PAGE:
1. Heavenly Inferno
You might not enjoy how rife the format became with cards like Kaalia of the Vast or Karador, Ghost Chieftain, but you cannot deny their power. And frankly, I'll take losing to Kaalia to most of the other Commander powerhouses because at least she feels fair. I can answer her more readily than the many other crappy cards out there. But she can still inspire a quick death if you aren't careful, with her powered up Dragon/Angel/Demon theme deck. You have to admit that this deck took these three colors into place you would never have seen, with a Human Cleric to bring them all together to smash your foes. Very quickly. And this deck was the tightest, by far, of the various builds and could kill faster without any changes than the others. To Heavenly Inferno!
After getting a chance after they have been released, here are my quick thoughts on the 2018 decks:
Exquisite Invention - This series of four decks were sold as four new archetypes for their colors that players had been demanding. We had just gotten an Izzet artifacts matter leader with Jhoira, Weatherlight Captain. This is different as it cares about artifact dorks, and the pro-artifact only is, I guess, cleaner than Jhoira's historical clause, but it's still something just printed, so this was a missed opportunity.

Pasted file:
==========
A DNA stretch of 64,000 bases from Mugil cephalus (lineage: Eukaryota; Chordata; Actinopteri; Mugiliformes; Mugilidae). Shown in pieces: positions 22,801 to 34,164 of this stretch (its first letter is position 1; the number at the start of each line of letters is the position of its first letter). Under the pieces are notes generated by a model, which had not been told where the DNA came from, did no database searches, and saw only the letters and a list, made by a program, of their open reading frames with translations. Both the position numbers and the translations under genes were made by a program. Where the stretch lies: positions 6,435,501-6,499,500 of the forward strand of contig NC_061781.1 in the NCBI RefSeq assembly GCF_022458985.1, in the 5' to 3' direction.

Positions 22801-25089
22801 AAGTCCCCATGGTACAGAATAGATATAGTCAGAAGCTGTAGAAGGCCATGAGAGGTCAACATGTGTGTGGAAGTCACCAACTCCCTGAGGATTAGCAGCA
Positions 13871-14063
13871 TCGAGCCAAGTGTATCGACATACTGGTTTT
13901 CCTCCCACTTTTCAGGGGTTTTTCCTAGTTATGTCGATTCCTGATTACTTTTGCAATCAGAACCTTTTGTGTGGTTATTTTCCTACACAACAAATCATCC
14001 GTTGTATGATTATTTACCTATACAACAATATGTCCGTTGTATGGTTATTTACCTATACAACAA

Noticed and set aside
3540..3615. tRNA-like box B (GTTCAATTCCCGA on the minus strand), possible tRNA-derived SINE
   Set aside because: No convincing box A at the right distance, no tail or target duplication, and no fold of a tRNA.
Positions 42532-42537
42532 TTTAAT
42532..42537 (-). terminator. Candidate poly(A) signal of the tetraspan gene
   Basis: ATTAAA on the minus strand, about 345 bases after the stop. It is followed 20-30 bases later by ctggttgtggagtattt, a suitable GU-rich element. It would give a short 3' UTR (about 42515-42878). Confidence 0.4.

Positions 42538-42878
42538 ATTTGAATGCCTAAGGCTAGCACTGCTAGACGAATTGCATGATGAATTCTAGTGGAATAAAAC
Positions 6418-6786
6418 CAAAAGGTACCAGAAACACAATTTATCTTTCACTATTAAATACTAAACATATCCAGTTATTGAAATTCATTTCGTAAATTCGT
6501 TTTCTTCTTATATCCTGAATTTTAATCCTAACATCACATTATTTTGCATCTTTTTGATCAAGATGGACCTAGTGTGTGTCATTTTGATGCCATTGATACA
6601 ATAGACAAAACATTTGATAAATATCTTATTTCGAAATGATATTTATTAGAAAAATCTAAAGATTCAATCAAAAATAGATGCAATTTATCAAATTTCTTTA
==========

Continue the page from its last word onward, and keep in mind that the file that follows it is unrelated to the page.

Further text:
Nature's Vengeance - As was this. Lord Windgrace is my favorite of the four planeswalkers. But adding the land's matters themes of a few Gruul builds to those of The Gitrog Monster just makes a Jund lands matters deck. But the themes are there. Take, as a very good counter-example, Yuriko, the Tiger's Shadow. She enables a Ninja deck getting printed as an adjunct with Subjective Reality. She was printed, but not the main archetype of this deck, because we already have Ninjas in these colors, we just needed a leader. Add Lord Windgrace to a different Jund deck and we get what he adds without worrying about investing an entire deck into something we already have.